Implementing change in the workplace

The Secret Recipe for Motivating Your Staff to Implement Change in The Workplace

Are you looking to make some significant changes in your school? Whether implementing a new strategy or focusing on a new initiative or program, you need to get your staff on board for change in the workplace to happen. 

When we examine change strategy in the literature, there are plenty of models to ensure that the rollout of our vision lands well. But I still see a missing element—a focus on the wellbeing of our staff. Unhappy, unwell, or highly stressed staff cannot take to our ideas like we wish they would. Why? Because they are simply so burnt out, they can’t even comprehend many of our amazing ideas or strategic plans.

This article will explore:

  • The foundations for any organisational change 
  • A recipe for change in your setting – the essential ingredients 
  • How to approach and manage any missing ingredients
  • The role of the leadership team in affecting change

The foundation for any school’s change journey: staff wellbeing

Before diving into the components that drive successful change in the workplace, we must first start with the basics. Let’s begin by considering those who are on the ground enacting our vision as leaders – our staff.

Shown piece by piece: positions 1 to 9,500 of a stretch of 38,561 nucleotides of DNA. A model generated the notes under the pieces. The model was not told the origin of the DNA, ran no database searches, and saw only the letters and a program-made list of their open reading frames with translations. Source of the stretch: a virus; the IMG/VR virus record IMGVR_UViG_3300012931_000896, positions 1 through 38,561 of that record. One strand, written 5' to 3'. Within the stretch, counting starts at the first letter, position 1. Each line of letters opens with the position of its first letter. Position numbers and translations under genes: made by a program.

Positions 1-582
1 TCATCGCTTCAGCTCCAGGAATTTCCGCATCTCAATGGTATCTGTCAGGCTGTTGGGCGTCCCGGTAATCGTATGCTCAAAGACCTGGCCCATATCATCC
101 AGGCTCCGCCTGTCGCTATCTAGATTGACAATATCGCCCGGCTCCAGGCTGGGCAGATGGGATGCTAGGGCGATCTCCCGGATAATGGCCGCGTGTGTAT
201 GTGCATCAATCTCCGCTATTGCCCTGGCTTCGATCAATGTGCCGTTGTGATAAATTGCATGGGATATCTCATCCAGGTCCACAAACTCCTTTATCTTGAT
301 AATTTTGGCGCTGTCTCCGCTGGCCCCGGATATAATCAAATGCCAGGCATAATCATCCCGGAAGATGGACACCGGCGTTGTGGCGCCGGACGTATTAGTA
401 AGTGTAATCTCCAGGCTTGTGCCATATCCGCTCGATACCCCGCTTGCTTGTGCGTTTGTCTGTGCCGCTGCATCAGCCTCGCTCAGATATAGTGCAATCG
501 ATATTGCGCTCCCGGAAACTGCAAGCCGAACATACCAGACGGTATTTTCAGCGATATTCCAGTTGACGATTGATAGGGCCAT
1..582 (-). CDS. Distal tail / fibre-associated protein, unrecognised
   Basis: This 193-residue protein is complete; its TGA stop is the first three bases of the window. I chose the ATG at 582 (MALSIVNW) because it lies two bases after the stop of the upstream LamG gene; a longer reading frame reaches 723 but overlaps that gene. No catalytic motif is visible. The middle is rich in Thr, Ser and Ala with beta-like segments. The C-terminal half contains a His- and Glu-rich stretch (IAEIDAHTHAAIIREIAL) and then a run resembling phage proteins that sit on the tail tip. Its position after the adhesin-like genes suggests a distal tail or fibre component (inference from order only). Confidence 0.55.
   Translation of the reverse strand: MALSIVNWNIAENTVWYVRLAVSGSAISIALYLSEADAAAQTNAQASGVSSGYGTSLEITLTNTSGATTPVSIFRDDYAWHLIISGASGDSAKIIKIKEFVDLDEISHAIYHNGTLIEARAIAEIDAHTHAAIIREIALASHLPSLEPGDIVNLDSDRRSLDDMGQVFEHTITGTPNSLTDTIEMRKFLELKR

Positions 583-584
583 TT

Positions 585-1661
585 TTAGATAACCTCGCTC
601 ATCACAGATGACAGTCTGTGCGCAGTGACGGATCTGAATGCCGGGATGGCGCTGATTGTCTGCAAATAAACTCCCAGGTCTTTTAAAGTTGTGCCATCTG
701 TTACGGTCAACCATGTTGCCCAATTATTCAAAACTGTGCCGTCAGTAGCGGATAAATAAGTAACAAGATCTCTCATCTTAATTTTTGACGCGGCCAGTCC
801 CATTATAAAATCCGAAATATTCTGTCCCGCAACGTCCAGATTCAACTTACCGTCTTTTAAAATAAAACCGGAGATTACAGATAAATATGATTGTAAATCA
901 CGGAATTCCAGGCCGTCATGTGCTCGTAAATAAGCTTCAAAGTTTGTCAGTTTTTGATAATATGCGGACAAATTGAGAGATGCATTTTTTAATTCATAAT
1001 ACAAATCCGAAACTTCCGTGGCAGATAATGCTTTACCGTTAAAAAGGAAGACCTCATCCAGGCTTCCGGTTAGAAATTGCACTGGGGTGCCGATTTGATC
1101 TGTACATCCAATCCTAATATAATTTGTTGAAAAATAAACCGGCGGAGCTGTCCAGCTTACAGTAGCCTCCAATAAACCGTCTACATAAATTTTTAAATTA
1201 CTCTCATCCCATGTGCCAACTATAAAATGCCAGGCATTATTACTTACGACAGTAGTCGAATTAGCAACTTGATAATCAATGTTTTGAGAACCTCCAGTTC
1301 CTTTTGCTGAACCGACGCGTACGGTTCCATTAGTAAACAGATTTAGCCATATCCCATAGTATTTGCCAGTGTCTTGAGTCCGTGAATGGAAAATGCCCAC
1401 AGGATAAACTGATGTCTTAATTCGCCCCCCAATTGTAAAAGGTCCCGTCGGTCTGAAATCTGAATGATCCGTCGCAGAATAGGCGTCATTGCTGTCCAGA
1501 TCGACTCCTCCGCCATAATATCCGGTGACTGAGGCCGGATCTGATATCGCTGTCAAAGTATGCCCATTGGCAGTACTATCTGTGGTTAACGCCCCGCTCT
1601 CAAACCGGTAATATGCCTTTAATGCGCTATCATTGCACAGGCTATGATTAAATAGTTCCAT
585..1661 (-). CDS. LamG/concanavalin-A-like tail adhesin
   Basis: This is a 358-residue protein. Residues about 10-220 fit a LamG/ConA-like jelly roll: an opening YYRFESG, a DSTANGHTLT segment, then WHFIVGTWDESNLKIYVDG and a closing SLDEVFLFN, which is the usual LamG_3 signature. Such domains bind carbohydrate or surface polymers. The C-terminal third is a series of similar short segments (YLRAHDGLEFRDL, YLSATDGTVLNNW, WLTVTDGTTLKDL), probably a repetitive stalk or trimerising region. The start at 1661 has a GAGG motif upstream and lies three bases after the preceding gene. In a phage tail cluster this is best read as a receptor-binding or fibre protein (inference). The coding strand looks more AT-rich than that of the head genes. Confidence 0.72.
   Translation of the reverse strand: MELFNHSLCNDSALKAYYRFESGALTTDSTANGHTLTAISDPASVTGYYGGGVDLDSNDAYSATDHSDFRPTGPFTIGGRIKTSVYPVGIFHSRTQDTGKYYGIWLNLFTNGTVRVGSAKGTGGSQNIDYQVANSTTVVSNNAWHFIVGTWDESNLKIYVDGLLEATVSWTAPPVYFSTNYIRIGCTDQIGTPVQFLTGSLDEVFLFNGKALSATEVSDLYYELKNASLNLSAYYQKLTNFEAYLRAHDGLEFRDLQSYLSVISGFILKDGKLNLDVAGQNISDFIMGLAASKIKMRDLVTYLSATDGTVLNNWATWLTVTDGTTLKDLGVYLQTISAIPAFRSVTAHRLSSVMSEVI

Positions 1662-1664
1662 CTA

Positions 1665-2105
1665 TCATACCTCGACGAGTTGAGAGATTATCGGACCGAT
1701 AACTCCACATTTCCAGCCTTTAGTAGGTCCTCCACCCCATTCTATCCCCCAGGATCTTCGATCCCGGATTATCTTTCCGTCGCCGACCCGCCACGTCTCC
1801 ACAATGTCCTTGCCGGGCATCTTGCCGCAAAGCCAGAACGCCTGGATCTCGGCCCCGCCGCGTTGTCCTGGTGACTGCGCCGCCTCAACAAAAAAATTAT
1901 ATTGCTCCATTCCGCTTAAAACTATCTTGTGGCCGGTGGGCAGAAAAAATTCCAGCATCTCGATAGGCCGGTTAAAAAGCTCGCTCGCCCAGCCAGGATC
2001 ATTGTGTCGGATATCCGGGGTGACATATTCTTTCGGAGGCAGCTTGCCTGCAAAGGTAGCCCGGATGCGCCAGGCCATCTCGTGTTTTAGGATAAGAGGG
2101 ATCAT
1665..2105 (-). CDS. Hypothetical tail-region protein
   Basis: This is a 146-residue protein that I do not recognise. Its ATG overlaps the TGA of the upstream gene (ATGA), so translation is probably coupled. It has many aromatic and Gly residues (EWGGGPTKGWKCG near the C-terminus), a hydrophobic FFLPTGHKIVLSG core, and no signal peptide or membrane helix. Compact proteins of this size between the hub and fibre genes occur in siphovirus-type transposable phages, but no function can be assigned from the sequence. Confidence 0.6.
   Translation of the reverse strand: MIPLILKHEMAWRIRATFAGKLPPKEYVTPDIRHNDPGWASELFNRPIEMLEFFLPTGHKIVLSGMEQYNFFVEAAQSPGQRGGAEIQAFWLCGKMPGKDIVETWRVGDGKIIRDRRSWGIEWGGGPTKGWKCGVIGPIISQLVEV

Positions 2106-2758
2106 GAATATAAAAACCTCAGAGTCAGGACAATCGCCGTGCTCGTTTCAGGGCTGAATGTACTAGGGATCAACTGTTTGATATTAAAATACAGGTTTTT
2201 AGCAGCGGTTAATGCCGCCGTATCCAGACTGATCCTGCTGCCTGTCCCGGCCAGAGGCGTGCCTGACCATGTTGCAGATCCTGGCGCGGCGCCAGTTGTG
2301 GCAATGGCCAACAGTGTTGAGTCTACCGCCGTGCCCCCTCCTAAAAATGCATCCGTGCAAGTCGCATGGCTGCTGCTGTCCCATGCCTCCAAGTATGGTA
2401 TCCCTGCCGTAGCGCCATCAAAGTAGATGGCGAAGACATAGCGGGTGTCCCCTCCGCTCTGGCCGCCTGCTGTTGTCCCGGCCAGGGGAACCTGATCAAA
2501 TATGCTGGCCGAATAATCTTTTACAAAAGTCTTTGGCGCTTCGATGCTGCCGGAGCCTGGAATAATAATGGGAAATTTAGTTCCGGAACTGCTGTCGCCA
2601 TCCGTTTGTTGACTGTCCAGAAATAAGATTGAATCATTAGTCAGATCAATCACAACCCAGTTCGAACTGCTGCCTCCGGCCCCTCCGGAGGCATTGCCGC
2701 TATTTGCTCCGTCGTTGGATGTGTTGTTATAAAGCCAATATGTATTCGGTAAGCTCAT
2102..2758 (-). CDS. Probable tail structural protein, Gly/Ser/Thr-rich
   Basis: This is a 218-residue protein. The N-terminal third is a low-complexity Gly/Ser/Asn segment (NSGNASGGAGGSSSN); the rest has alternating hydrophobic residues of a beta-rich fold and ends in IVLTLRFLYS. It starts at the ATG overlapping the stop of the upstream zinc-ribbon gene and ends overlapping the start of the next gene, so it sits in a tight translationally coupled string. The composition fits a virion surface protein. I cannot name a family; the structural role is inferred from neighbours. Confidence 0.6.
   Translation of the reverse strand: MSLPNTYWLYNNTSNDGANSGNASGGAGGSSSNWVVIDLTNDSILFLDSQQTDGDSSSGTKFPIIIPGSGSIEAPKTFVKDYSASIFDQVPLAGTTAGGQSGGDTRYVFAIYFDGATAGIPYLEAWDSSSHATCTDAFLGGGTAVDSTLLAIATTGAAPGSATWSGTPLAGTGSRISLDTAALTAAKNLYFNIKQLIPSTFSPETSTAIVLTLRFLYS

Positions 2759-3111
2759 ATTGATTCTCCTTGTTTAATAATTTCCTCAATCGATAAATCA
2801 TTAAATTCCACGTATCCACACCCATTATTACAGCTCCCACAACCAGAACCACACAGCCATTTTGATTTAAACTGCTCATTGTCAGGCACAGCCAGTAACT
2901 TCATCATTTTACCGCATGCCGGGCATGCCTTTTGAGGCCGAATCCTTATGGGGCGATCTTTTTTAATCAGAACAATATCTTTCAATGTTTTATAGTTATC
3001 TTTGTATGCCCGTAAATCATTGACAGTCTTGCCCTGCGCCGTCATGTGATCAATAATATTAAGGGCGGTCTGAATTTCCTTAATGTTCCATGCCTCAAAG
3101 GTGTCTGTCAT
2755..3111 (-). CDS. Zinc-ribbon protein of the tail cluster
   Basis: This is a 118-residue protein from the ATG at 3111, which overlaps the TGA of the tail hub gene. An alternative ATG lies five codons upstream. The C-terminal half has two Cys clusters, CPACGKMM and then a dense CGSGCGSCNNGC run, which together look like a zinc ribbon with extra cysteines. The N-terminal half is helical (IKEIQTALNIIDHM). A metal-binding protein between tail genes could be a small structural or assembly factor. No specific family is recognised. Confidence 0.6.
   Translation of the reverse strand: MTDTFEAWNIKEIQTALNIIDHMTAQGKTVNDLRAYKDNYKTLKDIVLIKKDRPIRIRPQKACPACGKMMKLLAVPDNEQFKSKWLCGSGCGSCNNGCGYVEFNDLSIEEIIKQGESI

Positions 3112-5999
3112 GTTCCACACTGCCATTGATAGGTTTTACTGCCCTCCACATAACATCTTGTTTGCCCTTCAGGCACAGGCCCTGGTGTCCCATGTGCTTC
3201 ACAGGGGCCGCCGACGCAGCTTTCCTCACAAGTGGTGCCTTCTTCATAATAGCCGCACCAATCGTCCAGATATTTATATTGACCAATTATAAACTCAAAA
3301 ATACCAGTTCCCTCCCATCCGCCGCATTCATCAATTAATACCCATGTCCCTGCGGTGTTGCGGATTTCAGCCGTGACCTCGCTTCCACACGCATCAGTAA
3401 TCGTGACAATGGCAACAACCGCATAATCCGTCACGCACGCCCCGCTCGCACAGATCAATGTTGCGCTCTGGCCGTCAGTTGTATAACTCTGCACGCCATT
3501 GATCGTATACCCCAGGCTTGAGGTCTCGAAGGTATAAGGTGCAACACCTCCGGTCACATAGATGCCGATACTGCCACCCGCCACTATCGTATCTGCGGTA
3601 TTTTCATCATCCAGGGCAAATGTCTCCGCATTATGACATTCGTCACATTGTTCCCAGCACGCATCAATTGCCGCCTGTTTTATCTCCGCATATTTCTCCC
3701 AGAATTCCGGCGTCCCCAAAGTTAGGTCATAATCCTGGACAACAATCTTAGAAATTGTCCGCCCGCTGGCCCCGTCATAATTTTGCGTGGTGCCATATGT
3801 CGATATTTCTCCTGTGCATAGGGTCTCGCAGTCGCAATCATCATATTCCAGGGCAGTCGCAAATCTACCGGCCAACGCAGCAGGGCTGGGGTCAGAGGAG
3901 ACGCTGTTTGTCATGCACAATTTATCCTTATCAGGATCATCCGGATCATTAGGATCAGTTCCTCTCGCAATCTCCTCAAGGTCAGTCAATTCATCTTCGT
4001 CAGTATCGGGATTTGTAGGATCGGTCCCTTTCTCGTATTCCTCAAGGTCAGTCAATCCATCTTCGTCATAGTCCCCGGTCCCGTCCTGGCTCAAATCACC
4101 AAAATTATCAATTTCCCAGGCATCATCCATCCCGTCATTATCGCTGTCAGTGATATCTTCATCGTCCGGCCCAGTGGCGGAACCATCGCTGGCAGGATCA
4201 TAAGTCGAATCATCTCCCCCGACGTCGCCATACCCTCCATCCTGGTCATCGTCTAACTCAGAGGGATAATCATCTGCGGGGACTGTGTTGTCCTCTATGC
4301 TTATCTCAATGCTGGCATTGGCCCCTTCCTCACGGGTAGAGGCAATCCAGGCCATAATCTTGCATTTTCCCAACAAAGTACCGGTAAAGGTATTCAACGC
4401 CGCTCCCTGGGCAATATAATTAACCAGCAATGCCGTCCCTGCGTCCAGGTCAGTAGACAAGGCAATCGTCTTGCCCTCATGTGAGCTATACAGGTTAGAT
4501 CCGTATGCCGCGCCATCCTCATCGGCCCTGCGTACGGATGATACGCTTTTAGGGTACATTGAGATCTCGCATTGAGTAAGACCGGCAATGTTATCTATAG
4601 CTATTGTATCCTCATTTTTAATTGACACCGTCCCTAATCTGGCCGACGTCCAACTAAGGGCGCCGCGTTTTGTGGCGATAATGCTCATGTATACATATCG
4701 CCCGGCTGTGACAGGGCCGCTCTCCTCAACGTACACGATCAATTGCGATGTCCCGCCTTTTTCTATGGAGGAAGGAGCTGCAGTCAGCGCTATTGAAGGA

How are they doing? Are they happy, healthy, and resilient, or are they pulling their hair out trying to make it till the end of the day? Do they have the energy and enthusiasm to come to a staff meeting to hear about our new ideas and initiatives? 

Putting staff and their health and wellbeing first is the foundation of any good change strategy. Without focusing on the wellbeing of our staff first, our grand plans simply end up imploding before they ever get off the ground. On the contrary, when staff wellbeing is well managed, they are more receptive and willing to take on new ideas and better able to form strong collaborative relationships with their peers – the backbone of any long-term success.

But, before you start printing off resources from Beyond Blue or booking in a wellbeing speaker to come in and speak to your staff about the importance of self-care, it is essential to consider the various elements that impact staff wellbeing beyond just their “personal wellbeing” and also factoring in their “workplace wellbeing.” 

When it comes to change management, it’s unlikely that your staff’s lack of self-care or application of coping strategies is what will prevent them from jumping on board. What will likely require the most attention is their “workplace wellbeing” and a focus on key stressors and risks in the workplace. 

A recipe for change in the workplace